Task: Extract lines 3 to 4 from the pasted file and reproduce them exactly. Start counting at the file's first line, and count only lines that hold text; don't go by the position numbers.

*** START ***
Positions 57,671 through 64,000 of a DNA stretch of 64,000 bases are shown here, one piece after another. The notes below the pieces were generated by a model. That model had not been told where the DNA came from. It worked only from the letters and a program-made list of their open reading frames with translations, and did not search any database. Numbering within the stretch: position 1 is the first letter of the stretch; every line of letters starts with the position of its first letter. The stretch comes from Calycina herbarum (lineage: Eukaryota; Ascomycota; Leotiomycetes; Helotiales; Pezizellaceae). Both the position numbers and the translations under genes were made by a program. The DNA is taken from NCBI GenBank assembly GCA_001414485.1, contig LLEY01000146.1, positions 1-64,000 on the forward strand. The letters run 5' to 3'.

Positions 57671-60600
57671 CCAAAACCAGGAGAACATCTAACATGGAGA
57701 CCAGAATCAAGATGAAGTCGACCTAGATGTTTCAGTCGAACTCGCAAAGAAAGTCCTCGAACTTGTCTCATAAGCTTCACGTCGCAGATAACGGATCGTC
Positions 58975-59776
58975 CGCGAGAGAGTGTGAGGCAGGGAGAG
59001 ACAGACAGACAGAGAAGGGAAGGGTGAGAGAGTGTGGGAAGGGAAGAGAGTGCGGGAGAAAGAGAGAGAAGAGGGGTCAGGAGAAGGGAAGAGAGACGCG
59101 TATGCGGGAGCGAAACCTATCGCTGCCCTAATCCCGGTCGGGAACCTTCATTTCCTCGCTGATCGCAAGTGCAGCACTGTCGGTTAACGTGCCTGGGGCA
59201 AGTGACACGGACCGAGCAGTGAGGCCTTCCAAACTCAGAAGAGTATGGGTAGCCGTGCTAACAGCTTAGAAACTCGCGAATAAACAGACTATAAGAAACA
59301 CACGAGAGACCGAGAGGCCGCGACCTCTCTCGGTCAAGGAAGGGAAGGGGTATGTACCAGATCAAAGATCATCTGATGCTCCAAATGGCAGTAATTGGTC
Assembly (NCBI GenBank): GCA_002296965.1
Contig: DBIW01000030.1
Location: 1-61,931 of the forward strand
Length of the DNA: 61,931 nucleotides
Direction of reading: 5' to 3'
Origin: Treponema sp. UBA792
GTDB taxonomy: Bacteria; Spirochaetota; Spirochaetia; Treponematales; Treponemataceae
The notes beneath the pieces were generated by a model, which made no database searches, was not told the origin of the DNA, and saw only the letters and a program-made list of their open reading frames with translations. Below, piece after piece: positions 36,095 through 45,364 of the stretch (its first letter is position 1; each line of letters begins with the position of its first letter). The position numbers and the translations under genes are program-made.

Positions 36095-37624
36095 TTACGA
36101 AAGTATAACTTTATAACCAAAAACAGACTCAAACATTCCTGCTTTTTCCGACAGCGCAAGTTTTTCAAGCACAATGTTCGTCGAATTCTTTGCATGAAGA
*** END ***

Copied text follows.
57671 CCAAAACCAGGAGAACATCTAACATGGAGA
57701 CCAGAATCAAGATGAAGTCGACCTAGATGTTTCAGTCGAACTCGCAAAGAAAGTCCTCGAACTTGTCTCATAAGCTTCACGTCGCAGATAACGGATCGTC